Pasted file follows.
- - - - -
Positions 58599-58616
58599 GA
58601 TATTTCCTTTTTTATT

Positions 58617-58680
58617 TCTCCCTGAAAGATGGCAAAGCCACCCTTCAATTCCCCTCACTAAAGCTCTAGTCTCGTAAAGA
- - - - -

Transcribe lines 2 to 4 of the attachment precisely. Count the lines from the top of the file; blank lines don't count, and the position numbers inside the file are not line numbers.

58599 GA
58601 TATTTCCTTTTTTATT

Positions 58617-58680